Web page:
TAKE ACTION: BLM dragging feet on safeguards for adopted mustangs

A wild horse is crowded into a temporary holding pen after being captured on the Sand Wash Basin Herd Management Area in 2021. Photo by Meg Frederick.

With each day that passes, an unknown number of once wild and free horses and burros are being dumped at auction by adopters who’ve pocketed a cash incentive from the Bureau of Land Management.

There, kill buyers are waiting who haul horses to Mexico or Canada for slaughter.

The BLM has failed to announce significant reforms to its Adoption Incentive Program (AIP), which since March 2019 has paid adopters $1,000 per wild horse or burro. Adopters receive $500  initially and another remaining $500 upon receiving title about one year later.

AIP needlessly places wild horses and burros at increased risk of being sold to slaughter despite calls for change from members of Congress, the National Wild Horse and Burro Advisory Board, Return to Freedom and other advocates, and the public at large.

Agency leadership now wants to seek still more public comment about AIP, though details have not yet been announced.

We believe strongly that the public has spoken: through letters to the Advisory Board, BLM and Congress, recommendations from the board, and a report compiled after stakeholder meetings with RTF and others.

BLM must not be able to postpone this reform and wash its hands of recently titled wild horses while knowing full well that cash incentives place their lives in jeopardy.

The BLM and U.S. Forest Service do not track adopted wild horses after title is passed to a new owner. This makes exact numbers difficult to attain. Nevertheless, we’ve seen clear, repeated evidence that adopters are “flipping” equines after receiving title.

From the start, we have called for an outside investigation and a halt to the program until real protections have been put into place, among them better background checks for potential adopters and replacing most cash payments with vouchers to assist with needs like veterinary care or training.

Giveaways to adopters also increase the risk that an adopted horse of burro will end up in an abusive home or even a well-meaning home that can’t afford a horse.

The agency views the program as a success. It helped boost adoption numbers to 23,909 adoptions from 2019-22 — up from 12,218 over the four years prior.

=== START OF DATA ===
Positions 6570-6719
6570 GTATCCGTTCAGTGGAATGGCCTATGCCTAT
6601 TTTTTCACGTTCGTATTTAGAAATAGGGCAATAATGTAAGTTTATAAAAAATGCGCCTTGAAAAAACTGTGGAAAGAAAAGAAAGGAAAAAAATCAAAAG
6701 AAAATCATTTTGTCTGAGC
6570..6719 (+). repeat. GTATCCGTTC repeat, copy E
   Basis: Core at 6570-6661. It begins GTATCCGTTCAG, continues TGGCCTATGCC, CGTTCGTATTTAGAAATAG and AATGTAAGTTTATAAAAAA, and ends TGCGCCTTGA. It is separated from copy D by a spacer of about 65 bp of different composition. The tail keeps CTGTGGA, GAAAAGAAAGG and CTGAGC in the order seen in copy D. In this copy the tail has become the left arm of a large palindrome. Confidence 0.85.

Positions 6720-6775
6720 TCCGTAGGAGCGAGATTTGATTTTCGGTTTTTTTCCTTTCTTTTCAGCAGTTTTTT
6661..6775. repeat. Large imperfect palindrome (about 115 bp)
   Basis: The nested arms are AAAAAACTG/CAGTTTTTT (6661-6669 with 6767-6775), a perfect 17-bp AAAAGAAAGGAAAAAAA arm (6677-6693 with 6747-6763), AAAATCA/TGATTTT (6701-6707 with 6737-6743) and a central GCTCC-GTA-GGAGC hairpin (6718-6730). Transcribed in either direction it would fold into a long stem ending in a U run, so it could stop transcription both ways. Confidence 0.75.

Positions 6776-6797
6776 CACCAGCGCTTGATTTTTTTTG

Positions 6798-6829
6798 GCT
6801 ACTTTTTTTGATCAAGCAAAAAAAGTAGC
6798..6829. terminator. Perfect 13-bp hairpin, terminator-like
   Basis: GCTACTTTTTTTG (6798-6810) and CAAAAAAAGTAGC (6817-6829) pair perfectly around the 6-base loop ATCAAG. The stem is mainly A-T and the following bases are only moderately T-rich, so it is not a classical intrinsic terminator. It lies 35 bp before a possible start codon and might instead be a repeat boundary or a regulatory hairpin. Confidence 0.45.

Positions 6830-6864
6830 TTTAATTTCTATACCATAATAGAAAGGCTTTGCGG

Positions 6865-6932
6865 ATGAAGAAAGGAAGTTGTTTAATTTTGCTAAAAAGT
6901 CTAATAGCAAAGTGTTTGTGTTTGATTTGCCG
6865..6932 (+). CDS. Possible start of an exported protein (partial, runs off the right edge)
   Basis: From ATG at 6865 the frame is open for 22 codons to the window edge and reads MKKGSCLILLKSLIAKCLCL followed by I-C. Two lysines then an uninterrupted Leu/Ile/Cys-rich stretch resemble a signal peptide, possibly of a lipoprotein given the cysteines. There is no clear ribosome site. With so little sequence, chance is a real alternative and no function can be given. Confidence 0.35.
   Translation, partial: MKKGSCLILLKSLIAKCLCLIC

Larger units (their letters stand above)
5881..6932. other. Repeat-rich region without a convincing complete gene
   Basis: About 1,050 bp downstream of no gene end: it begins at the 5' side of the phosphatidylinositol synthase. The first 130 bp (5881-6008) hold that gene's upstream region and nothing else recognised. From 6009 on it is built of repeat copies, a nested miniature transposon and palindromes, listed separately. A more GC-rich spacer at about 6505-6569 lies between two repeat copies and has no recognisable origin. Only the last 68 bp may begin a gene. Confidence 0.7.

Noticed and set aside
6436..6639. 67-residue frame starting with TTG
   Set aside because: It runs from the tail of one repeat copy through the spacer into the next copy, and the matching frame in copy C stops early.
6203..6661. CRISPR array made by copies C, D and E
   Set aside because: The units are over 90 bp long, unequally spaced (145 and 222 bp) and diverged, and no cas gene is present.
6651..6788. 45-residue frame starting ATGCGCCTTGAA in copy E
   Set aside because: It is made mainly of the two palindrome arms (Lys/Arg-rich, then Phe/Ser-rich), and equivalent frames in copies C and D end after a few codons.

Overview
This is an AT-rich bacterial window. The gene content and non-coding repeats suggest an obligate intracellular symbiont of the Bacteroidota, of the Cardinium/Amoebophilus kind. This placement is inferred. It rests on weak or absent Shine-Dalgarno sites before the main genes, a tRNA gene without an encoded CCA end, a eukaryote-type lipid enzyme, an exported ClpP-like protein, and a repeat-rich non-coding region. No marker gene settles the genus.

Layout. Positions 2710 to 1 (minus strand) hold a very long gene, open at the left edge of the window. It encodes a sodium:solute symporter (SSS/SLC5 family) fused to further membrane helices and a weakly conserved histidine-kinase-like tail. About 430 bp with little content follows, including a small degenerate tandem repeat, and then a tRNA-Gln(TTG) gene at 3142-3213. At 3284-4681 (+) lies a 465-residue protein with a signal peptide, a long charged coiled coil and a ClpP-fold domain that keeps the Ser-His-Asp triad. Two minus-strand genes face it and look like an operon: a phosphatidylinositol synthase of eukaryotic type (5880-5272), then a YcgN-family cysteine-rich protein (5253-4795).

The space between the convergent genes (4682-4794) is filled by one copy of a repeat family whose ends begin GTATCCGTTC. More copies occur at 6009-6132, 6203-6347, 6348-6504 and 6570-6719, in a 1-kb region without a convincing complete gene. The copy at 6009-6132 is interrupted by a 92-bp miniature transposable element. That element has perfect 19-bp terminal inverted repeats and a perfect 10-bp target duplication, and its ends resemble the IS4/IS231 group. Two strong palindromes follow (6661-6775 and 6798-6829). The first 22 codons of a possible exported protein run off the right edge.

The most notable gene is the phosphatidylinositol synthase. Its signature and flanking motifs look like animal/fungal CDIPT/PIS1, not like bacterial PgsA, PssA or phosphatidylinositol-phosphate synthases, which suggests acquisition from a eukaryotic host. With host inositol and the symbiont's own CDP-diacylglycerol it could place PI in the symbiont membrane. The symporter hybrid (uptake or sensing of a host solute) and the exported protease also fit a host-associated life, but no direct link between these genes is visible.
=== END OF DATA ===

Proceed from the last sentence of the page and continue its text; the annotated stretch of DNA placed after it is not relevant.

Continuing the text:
In 2021 and 2022, BLM announced tweaks to the program. They fall well short of providing real safeguards for wild horses and burros that the agency has captured and removed from the range, then put up for adoption or sale.

In the spring and summer of 2022, Return to Freedom and other stakeholders took part in talks intended to improve AIP. A number of ideas were put forward, including vouchers.

Nothing changed.

In October, the Wild Horse and Burro Advisory Board recommended that BLM adopt a voucher program, create a system for the public to report animal welfare or adoption violations, and pursue local partnerships to support wild horse and burro care, ensure compliance and provide post-adoption support.

Still, nothing has changed.

Hundreds of mustangs and burros have been documented at kill pens soon after they were titled to adopters. Additionally, since individuals are limited to four adoptions per year, the same family names are showing up repeatedly as they enlist family members to adopt to increase their numbers and revenue. The BLM is not doing anything about it. This is an outrage.

The failure to do so much as pause a program drawing such great public outrage over the fate of adopted equines violates the spirit of the law that charged BLM and the U.S. Forest Service with legal responsibility to conserve and protect America’s wild horses and burros.

Take action: Tell Congress and BLM leadership that changes in AIP must be made now!